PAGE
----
Ireland needs to get its infrastructure in order to compete post-Brexit.
The business outlook for Ireland in the wake of Brexit is not good, but if Ireland takes the right steps to fix infrastructure deficiencies, it could weather the storm with aplomb.
That’s the view of Irish CEOs, 81pc of whom are concerned about Ireland’s overall competitiveness post-Brexit, according to a new PwC study.
‘Of those survey participants who have UK operations, over a quarter are either planning to relocate some or all of their operations to Ireland, or this is under consideration’
– DAVID MCGEE
An overwhelming majority (87pc) of CEOs are concerned about the flow of goods to and from Ireland, while 75pc are worried about exchange rate volatility.
Crucially, almost a third (30pc) expect their level of trade with the UK to decline as a result of Brexit.
Less than two-thirds (61pc) of Irish CEOs are confident about their organisation’s prospects for revenue growth over the next three years, down from 85pc prior to the UK’s decision to leave the EU in June 2016.
“Customs and tariffs are a key concern for Irish business leaders,” said John O’Loughlin, global trade and customs leader at PwC.
“If World Trade Organisation rules govern EU-UK trade relations post-March 2019, competitiveness and costs would likely be impacted as companies compete on a new global playing field.
“For example, tariffs as high as 55pc for imports into the UK of cheddar cheese may apply and would have serious implications for the Irish agri-food sector.”
Brexit’s FDI bonanza
However, Brexit could turn out to be a goldmine in another sense, according to 41pc of Irish CEOs.
Some even see Brexit as being the greatest opportunity for increased foreign direct investment (FDI) based on Ireland being the only English-speaking member state in the EU.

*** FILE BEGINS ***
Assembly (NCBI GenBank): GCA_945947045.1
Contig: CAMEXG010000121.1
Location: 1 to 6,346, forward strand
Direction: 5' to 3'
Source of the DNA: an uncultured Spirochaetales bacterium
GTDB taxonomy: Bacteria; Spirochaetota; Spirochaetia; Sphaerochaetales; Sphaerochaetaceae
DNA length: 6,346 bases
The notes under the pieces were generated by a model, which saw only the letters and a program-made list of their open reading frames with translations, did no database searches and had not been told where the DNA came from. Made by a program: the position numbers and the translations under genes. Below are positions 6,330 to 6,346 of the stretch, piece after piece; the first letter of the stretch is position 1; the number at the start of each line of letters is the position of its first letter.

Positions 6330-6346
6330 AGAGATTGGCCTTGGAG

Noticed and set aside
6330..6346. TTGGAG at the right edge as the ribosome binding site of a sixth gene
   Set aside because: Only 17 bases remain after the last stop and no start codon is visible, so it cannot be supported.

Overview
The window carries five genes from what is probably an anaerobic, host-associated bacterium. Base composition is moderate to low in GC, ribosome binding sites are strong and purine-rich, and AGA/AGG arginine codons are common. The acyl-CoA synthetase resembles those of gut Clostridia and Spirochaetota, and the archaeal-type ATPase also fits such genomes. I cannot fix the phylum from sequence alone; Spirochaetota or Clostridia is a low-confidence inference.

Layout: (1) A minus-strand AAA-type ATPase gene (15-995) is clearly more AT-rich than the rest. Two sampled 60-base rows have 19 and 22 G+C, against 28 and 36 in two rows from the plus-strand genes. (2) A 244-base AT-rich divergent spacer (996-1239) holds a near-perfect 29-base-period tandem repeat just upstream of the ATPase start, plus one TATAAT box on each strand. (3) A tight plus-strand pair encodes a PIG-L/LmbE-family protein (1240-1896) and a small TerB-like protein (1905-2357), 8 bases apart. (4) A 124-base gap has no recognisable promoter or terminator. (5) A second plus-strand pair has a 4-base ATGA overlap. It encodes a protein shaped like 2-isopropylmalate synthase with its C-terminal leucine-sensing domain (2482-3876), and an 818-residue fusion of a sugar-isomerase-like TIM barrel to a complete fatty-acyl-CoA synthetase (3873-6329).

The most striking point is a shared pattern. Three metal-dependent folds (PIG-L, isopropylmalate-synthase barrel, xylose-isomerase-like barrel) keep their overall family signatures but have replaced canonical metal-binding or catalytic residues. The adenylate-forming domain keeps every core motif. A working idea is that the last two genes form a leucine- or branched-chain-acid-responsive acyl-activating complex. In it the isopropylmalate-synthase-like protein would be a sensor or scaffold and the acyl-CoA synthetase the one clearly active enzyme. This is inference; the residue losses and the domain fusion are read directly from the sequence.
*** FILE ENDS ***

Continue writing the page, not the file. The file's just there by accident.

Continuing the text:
Other opportunities include Ireland’s EU passporting benefits (15pc) and the chance for Ireland to play a more prominent role in the EU (8pc).
However, the CEOs did highlight certain areas for improvement to further attract organisations to locate to Ireland post-Brexit; for example, the high personal tax burden (29pc), accommodation deficits (25pc), lack of available talent (17pc), poor infrastructure (15pc) and regulation (14pc).
“Of those survey participants who have UK operations, over a quarter (27pc) are either planning to relocate some or all of their operations to Ireland, or this is under consideration,” said David McGee, PwC Ireland Brexit partner.
“It is important that Ireland maximises the opportunities from Brexit. Ireland has a pro-business environment, a highly skilled and flexible workforce, and will be the only English-speaking EU member state post-Brexit with the same common-law jurisdiction as the UK.
“Ireland is therefore recognised by many business leaders as a great location to do business. However, we will need to do all we can to secure any potential business that may come our way.”